Is there any easy way to locally stream media files over a network (to other Ubuntu machines)? I tried using ssh, but that's too slow for anything, and I can't figure out anything that would allow me to stream any video fast enough.

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    VLC Media player is my first go-to, what version of Ubuntu are you on? Oct 26, 2012 at 21:03
  • 12.10. I looked at VLC, but I didn't see an option that would allow me to just select a folder and be able to choose on the other machine. Did I miss that?
    – user99643
    Oct 26, 2012 at 22:29
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    I'm looking and I can't find if that would work or not, my Ubuntu machine is at the moment off the grid. I'll look further into it. Oct 27, 2012 at 0:39
  • Thank you! I'm still looking myself but nothing is fast enough (even though the network allows at least 720p with 5.1 audio).
    – user99643
    Oct 27, 2012 at 16:37

3 Answers 3


I use lighttpd to make media accessible via HTTP, which is unencrypted (and therefore relatively fast), allows access control and is quite usable for streaming, although often underestimated for this purpose.

This is my lighttpd setup:

server.modules = (

cgi.assign      = ( ".cgi" => "" )

server.port                     = 8001
server.document-root            = "/home/shared/htvideo"
server.errorlog                 = "/dev/stdout"
server.dir-listing              = "enable"
dir-listing.encoding            = "utf-8"
index-file.names                = ( "index.cgi", "index.html")
include_shell "/usr/share/lighttpd/create-mime.assign.pl"

This brings up a small HTTP server on port 8001 which delivers content from /home/shared/htvideo. I got some self-written CGI scripts, to manage them, hence the CGI part in the configuration. But you can ignore that.

I use this to watch videos on my Android tablet without downloading them.

Whoops, you still need to start the service ;-)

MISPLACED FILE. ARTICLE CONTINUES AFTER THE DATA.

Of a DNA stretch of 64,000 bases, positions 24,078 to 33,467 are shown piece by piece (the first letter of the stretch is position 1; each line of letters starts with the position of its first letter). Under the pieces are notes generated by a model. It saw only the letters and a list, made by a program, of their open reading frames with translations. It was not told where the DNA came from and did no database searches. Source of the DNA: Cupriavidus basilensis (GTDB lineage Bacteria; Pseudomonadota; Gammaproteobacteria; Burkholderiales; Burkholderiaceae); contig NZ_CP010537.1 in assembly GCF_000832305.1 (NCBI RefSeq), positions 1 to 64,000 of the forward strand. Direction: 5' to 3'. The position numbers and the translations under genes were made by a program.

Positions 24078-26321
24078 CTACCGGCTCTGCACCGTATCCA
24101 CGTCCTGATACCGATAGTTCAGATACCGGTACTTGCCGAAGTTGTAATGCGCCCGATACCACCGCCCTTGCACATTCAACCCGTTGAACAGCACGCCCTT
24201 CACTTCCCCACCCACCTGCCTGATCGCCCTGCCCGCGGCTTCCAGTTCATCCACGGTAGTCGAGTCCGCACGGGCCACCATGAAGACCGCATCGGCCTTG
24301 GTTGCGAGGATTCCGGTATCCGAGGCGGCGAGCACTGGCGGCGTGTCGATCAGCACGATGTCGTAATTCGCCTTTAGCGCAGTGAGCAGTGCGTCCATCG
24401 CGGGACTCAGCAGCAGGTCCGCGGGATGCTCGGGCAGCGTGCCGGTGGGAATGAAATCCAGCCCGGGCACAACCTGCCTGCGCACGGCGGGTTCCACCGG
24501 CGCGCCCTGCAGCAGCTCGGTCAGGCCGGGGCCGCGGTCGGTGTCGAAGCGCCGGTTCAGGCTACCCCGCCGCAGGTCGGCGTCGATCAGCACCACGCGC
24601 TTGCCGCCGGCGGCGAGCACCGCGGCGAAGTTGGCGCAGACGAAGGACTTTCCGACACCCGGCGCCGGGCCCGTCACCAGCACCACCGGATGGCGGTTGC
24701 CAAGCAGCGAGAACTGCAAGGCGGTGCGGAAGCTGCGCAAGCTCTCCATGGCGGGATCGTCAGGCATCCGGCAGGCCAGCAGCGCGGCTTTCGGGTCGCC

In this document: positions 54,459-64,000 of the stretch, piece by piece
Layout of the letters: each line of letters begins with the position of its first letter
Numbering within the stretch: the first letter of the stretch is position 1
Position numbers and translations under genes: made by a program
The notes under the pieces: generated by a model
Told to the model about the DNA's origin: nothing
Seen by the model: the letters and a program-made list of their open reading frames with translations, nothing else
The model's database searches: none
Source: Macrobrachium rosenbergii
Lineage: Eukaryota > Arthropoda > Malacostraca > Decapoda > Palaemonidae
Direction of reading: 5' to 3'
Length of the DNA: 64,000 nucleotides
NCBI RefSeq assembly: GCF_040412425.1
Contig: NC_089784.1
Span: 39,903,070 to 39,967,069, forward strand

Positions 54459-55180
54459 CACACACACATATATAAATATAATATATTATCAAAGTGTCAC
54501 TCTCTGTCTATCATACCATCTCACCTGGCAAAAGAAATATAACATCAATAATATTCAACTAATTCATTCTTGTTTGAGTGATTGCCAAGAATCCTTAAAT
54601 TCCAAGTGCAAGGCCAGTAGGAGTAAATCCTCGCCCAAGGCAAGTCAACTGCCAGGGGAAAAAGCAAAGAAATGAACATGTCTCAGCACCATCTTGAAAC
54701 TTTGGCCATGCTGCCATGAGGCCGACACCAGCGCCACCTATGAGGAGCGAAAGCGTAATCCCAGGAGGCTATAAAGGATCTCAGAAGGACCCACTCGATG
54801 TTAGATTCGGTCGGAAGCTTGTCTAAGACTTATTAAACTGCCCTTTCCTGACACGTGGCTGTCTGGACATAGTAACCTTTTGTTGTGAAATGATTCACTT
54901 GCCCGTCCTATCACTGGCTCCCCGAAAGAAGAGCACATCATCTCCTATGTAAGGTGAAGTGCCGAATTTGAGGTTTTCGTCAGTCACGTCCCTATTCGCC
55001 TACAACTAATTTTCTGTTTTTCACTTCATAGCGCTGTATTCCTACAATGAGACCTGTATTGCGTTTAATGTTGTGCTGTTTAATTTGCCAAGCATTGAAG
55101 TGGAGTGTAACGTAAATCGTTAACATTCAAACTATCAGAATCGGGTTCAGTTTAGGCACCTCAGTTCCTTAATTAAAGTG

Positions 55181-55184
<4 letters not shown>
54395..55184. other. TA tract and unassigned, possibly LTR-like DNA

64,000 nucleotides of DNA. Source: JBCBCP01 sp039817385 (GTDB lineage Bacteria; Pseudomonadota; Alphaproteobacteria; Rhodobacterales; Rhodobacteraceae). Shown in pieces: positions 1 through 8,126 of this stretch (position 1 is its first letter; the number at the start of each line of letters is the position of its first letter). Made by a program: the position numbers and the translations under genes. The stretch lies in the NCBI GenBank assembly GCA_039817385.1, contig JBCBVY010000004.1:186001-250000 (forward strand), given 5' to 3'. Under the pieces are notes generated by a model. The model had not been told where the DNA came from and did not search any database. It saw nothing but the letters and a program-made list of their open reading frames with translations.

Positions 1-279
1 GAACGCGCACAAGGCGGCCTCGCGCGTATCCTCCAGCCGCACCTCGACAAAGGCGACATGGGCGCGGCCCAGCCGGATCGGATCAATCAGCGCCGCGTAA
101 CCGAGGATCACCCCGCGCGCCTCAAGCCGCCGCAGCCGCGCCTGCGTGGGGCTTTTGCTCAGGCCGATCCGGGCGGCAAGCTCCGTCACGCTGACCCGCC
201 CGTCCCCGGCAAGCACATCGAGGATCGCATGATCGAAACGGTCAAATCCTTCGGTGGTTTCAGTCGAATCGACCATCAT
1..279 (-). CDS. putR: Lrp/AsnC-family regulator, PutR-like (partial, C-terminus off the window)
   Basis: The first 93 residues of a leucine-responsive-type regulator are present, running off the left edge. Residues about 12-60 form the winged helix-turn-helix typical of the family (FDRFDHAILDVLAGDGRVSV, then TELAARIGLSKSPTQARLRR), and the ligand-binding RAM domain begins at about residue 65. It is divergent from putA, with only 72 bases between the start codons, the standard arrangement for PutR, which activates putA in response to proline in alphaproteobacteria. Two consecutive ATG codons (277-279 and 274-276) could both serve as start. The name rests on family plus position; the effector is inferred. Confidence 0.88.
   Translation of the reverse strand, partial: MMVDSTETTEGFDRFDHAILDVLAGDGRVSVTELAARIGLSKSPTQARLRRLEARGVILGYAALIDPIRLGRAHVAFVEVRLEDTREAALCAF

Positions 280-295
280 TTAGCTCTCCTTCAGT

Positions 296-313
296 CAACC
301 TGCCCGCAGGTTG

Put this stuff into a configuration file (like .video_service), and run lighttpd -f .video_service.

After starting up the service tell your friends to point a browser to http://your.computers.ip.address:8001. They will see the list of files and can open each link directly with VLC media player, or totem or mplayer, Windows Media Player, or whatever. Most browsers even support to play MP4 videos (and sometimes other formats) by themselves nowadays.

  • 1
    This looks good. It's very late here here, but I'll try that right after I get home tomorrow. Thank you, this looks like it's a much better solution than the other things I found. I've learned that XBMC provides UPnP support OTB, but that failed 9 out of 10 times. Again, thank you.
    – user99643
    Oct 28, 2012 at 21:57
  • 1
    This works great, thanks! Just a question, can I safely leave this running at all times without worrying about it using too much of my cpu? Also, does this warrant that it can be accessed only over the local network?
    – user99643
    Oct 29, 2012 at 16:31
  • 2
    You can leave this running all time the CPU usage in idle is near zero, the memory usage probably very low. If you are in a network which is openly routed to the internet (your home network is normally not) you will want to configure some access control. See the lighttpd documentation for that. Oct 29, 2012 at 16:36
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    Thanks, I'll add this to startup then. It's great to be able to watch something on my laptop without the connection dropping every other minute!
    – user99643
    Oct 29, 2012 at 19:33

VLC. See this tutorial (it's for Windows, but I bet on Ubuntu it looks similar). Alternatively just google "VLC streaming".

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    "12.10. I looked at VLC, but I didn't see an option that would allow me to just select a folder and be able to choose on the other machine. Did I miss that?" – DoDoGo Oct 28, 2012 at 21:37
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    @Flabricorn That's why I'm linking to tutorial...
    – user31389
    Oct 29, 2012 at 10:00

Go with Paul's solution, but I used to use shared folders and samba.

Right-click, sharing options, share this folder, allow guest access. It's not strictly streaming of course.

Subsonic is a good solution if you don't mind paying a mandatory "donation". It is a media webserver which does on-the-fly transcoding for videos as well, which I used to use when watching over relatively low bandwidth (mobile, e.g. 3G) connections.

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